Members of the guitar-drenched rock band Fretblanket love to visit the states. And it’s easy to see why.
“Every time we come here,” says bassist Dave Allsopp, “we get a lot of attention. And it’s really refreshing, because, well … to be honest, we don’t do all that well in England.”
Why such a chilly reception in their homeland?
“I think it’s got something to do with the English press, really,” Allsopp says. “They’ve decided we’re not a cool band, so therefore they won’t write about us.”
England’s loss is America’s gain.
Allsopp and his “three best friends” from Stourbridge – singer-guitarist Will Copley, guitarist Clive Powell and drummer Matt Carey – teamed in 1989, and within two years, they went from doing covers of the Beastie Boys and Public Enemy to their own raucous material.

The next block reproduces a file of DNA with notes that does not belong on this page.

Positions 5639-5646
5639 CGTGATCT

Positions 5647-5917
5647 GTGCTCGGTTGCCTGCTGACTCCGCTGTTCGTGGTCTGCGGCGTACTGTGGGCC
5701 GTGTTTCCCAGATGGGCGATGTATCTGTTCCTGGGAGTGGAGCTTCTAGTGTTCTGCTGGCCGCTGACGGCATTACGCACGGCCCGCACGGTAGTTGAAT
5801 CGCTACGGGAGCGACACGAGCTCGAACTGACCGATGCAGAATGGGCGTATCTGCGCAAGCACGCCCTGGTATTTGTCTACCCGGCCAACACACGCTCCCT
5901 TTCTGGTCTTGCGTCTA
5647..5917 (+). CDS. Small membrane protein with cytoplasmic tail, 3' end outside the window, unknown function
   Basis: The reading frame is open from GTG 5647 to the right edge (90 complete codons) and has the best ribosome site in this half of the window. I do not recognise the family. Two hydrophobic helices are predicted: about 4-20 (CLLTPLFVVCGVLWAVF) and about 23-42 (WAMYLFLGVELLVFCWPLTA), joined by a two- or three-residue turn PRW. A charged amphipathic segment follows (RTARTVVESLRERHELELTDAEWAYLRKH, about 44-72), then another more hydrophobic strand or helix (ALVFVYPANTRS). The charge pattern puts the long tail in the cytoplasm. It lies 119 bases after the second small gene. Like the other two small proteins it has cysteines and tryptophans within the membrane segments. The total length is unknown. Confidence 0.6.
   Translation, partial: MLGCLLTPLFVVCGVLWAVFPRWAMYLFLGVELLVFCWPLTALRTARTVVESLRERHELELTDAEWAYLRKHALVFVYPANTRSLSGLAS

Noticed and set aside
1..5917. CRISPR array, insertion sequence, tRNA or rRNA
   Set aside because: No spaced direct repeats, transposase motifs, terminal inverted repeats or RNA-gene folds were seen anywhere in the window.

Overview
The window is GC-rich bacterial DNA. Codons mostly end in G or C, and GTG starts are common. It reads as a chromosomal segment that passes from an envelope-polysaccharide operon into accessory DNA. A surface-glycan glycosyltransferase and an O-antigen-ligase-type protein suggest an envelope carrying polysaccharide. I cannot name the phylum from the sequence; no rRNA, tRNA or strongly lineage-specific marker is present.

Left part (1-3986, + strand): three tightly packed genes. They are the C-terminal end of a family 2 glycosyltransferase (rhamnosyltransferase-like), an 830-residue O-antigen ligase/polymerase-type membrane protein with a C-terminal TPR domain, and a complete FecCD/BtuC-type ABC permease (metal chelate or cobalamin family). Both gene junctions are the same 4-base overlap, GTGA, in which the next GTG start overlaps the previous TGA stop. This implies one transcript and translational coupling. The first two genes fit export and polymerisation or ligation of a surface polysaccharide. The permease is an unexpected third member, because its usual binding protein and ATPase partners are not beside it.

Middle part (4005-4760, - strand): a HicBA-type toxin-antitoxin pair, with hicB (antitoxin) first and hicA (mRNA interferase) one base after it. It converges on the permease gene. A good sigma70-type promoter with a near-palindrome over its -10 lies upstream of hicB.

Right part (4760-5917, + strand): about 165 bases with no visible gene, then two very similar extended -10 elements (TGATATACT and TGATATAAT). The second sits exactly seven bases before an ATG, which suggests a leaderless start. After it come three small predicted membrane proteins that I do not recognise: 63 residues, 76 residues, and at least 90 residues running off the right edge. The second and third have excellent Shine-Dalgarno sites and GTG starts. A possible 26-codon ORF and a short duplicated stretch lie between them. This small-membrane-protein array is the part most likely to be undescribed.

Later, a four-song EP was greeted favorably by the British music press, but they were quickly brushed off – in “build them up, knock them down” fashion, Allsopp says, “which is typically British.”
Not ones to be written off, Fretblanket has fired back with its debut Atlas/A&M album, “Junkfuel,” blending in well with American noisy-pop groups. One Gavin Report reviewer likened the first single, “Twisted,” to “early Replacements meets Nirvana.”
Through it all, Allsopp says, the music hasn’t interfered with the band members’ friendship.
“It’s quite an experience to be able to come over to America with three of your best mates,” he says. “We’re all doing something we enjoy anyway, so it’s like a vacation for us really. Not that we’re not working hard …”
BWF (before we forget): Fretblanket’s follow-up album, “Home Truths From Abroad,” was released in February 1998.
COVID-19 prompts many spring and summer albums releases to be moved to several months ahead